On a Jet Plane

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With a tip of the hat to the late singer John Denver, “I’m leaving on a jet plane.” In my case, however, I know “when I’ll be back again”: 13 April, God willing.

This morning, I am somewhere over the Atlantic Ocean heading for the United States. Jill and I will be visiting our parents along with a brief visit with our youngest daughter and son-in-law. I will conclude my trip in the States with some teaching and preaching at Bethany Community Church, pastored by our friend Daniel Bennett. We have been looking forward to this trip and yet wondering whether it would actually happen. You know, COVID-19, and all that. But here we are. My nose is probably in a book while listening to some relaxing music. And there are only thirteen more hours to go!

I used to take travel for granted. But no longer. The airport at Joburg yesterday was eerie, like a ghost town. The hustle and bustle of passengers was no longer the vibe. My, how things have changed since my last flight in March 2020. Back then, as I travelled back from Lusaka, I inwardly rolled my eyes at the mask-wearing nervous airport workers and some fellow passengers. It seemed like a lot of unnecessary hype. Little did I know. And though I still don’t know much, I do know that life has changed, radically.

I fully suspect that upon hearing we are from South Africa, some will treat us like we have the plague—literally! You know, the infamous “South African variant.” Regardless, Jill and I are grateful for the time together and for the opportunity to be with our parents. I don’t take this for granted.

I think of missionaries, after long boat rides to the land of their calling, never returning to their homeland, many never again seeing their parents in this life. Many died of strange diseases, and many of these had barely begun their ministries. I am reminded of the first missionaries in Central Africa who died of Yellow Fever shortly after arriving. And yet, knowing the risk, missionaries volunteered to go and take their place. Many of these died shortly after their arrival as well. Why would they do this? Because they loved God and therefore did not count their lives as something to protect at all cost. They emulated the words of Paul: “Indeed, I count everything as loss because of the surpassing worth of knowing Christ Jesus my Lord. For his sake I have suffered the loss of all things and count them as rubbish, in order that I may gain Christ” (Philippians 3:8). What a way to live! Loving Jesus trumped loving security. Like those martyrs honoured by Jesus in the first century, these missionaries persevered against the enemy and “they … conquered … by the blood of the Lamb and by the word of their testimony, for they loved not their lives even unto death” (Revelation 12:11).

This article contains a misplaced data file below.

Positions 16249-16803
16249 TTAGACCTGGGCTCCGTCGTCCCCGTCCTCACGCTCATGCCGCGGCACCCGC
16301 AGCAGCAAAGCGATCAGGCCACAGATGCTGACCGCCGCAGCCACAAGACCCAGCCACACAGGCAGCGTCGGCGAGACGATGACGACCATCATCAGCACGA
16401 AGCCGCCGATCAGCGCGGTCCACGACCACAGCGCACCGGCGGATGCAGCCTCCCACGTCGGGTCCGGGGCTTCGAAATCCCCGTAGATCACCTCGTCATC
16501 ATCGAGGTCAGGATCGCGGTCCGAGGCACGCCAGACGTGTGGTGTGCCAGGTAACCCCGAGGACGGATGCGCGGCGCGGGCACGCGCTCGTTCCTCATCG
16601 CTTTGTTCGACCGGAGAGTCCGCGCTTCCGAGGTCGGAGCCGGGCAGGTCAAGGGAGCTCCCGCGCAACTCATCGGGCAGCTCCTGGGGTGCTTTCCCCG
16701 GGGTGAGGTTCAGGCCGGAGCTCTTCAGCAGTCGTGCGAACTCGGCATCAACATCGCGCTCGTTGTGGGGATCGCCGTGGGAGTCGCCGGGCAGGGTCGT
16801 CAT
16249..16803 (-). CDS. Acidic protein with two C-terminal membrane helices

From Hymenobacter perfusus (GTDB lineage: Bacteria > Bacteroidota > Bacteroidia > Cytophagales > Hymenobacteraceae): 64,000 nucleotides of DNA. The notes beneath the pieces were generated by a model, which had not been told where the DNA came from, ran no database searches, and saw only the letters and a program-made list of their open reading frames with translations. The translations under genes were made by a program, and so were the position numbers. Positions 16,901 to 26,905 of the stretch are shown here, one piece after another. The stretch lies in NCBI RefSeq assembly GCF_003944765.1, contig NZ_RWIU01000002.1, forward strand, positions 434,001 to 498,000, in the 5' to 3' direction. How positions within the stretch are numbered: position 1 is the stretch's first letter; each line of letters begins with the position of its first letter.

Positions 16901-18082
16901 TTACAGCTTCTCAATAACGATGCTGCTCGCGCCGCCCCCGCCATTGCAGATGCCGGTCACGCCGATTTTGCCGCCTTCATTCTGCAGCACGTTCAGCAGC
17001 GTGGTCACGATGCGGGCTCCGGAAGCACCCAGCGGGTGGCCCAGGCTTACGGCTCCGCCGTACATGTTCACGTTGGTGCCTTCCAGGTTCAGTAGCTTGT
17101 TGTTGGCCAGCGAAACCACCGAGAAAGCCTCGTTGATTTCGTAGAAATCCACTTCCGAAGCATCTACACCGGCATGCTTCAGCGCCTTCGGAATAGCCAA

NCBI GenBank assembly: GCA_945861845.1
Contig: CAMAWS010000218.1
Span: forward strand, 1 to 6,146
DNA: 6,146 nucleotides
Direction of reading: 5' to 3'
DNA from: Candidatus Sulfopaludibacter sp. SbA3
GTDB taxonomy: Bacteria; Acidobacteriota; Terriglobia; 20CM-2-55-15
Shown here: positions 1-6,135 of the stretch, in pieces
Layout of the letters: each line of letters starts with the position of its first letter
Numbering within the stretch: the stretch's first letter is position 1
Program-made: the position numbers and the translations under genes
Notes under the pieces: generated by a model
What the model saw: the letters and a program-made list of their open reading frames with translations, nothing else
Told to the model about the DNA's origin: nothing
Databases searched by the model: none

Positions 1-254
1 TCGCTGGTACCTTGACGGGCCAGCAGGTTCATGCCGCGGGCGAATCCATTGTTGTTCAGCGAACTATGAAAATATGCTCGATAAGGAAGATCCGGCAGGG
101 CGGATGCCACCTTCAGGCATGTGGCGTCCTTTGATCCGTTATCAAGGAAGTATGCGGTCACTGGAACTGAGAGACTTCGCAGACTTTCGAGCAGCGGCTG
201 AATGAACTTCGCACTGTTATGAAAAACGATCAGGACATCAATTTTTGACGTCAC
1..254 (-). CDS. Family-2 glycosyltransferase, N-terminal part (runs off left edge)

As I contemplate these heroes of the faith, I am motivated to strive to be less self-protective and to be more faithful to my Saviour. I am pretty sure that some of the challenges of this past year will be repeated in the next twelve months. Yet I am committed to doing less grumbling and to be more grateful. I aim to be less stressful and to be more prayerful. I aim to know God better, which means I will say, “No, God,” less. In a few hours, some of this resolve will be put to the test, in little ways.

I anticipate tests such as long queues at passport control, the inclination to fret about how things are back home, aggressive non-masker conspiratorialists as we head to the southern part of the States, the temptation to spiritual slothfulness as I enjoy some downtime, as well as the possible tension arising between Jill and me as I forget and begin to drive on the left side of the road!

Nevertheless, when the jet plane brings us home next month, I trust that I will have made some progress. But you can be the judge of that (1 Timothy 4:15).

Going away, but growing with you,

Doug